Dutty Sink Drama - Anthology To Podcast

In my own little bubble, from the four walls I have been busy getting my book ready for publishing day. I should include the link here, but the pressure is too great. I have to live with the proof versions first, given that it's already listed for pre-order on Amazon, 21st February 2021. The number formation, 21/2/21 appealed to me. What it means in terms of numerology, I know not. But it's days, not weeks and even now, as I write this blog, could have been published it by now. I may not suffer with writer's block, but my anxiety manifests when I try to press, enter, send, share or publish. *Shudders*

Since the pandemic and lockdown began, projects I had lined up were put on hold and my work took another direction as a result. I was all set to complete a new novella, a departure from the DJ Series, clubland rave-lit arena, when I ended up heading down a zoom creative writing rabbit hole. The pandemic has inadvertently awakened our socio-political awareness. An unprecedented time where society needs to pull together for the greater good, but our vital interconnectedness are buried in hindsight.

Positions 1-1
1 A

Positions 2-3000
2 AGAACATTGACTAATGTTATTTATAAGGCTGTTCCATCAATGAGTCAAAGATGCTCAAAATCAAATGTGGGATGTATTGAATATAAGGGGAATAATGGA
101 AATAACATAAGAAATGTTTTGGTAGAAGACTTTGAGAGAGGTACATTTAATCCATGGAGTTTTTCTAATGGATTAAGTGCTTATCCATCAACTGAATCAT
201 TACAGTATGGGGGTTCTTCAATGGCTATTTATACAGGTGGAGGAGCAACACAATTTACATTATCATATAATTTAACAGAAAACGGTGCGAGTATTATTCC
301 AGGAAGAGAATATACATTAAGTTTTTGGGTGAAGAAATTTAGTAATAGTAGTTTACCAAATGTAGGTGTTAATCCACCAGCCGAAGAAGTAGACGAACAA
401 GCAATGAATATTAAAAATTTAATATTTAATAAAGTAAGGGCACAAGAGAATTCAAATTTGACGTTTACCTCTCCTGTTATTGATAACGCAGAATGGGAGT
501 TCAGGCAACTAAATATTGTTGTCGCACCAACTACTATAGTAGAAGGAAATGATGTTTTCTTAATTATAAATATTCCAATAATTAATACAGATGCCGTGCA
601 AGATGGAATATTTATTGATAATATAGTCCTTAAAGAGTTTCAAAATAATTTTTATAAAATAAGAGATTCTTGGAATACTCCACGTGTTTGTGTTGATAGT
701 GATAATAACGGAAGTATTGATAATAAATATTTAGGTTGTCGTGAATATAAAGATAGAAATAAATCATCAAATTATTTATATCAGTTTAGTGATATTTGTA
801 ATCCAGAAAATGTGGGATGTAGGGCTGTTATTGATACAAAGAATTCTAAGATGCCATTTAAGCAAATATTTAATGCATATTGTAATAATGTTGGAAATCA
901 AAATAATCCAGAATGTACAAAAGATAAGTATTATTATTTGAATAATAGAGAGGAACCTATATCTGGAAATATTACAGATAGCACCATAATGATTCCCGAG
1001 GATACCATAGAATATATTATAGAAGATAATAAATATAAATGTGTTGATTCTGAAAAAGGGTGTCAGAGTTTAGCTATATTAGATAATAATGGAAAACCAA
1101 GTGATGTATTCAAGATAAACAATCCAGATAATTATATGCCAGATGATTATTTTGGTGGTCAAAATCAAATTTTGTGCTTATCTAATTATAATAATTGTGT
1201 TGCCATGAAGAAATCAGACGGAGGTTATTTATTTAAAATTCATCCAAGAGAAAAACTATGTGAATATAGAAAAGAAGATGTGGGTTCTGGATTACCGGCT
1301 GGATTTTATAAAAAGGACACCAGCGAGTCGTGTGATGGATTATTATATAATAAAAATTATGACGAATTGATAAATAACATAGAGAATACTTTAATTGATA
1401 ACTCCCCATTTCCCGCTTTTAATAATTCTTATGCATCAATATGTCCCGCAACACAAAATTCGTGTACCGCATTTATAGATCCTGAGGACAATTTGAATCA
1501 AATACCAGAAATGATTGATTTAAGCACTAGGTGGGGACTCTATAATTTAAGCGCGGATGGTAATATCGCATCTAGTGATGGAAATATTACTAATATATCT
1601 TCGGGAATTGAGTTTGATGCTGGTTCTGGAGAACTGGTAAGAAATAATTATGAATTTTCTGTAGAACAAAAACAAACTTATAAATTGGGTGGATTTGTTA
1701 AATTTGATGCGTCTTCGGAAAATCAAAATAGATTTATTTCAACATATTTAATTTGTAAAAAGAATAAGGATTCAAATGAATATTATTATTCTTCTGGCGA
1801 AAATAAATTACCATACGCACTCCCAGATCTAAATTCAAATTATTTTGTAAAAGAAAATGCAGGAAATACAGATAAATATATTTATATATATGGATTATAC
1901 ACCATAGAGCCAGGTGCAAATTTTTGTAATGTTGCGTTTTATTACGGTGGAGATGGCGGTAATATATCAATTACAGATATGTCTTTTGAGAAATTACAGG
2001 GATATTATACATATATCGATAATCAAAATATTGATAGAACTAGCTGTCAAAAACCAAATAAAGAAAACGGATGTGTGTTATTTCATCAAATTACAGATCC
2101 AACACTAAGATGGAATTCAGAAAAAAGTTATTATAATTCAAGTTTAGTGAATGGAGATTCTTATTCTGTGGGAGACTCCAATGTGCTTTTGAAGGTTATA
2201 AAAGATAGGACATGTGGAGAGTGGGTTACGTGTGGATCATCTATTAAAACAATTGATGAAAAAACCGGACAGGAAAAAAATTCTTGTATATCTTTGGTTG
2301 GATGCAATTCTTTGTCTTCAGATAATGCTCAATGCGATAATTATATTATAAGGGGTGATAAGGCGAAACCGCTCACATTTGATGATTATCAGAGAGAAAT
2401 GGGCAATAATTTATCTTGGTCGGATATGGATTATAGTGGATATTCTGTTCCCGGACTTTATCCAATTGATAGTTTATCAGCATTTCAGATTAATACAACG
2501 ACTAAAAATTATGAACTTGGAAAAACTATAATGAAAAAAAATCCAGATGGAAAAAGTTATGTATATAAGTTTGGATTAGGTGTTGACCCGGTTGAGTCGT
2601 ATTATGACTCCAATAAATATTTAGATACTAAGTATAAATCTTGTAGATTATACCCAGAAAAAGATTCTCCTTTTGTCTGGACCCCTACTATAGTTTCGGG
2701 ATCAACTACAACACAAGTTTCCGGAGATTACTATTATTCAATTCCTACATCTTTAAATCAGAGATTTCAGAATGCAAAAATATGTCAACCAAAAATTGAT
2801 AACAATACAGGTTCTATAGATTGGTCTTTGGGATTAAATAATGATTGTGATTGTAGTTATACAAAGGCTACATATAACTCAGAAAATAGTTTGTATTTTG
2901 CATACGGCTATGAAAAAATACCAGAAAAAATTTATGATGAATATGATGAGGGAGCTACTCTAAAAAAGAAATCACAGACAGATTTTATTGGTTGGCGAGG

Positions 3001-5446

For a number of reasons from the agitator POTUS, Healthcare, Immigration, Windrush, BLM, Brexit, Diversity, Vaccines, Protests, Fake News, the Social Media backlash, I could not help feeling compelled to comment on issues concerning identity. When you strip it down, it seemed to run through the heart of global main stream media agendas.

I couldn't help but notice the increase in debates on TV, radio talk shows and or news items concerning the threat of 'other'. Over the last 10 years was growing ever louder. It wasn't just beamed from the flat screen into my living room, but was beginning to impact my life. What the hell happened? Race has become front and centre of all we talk about. Equality guidances conveniently, ignored excused by freedom of speech volleys. Does that make freedom of hate speech okay then? Freedom is a loaded word.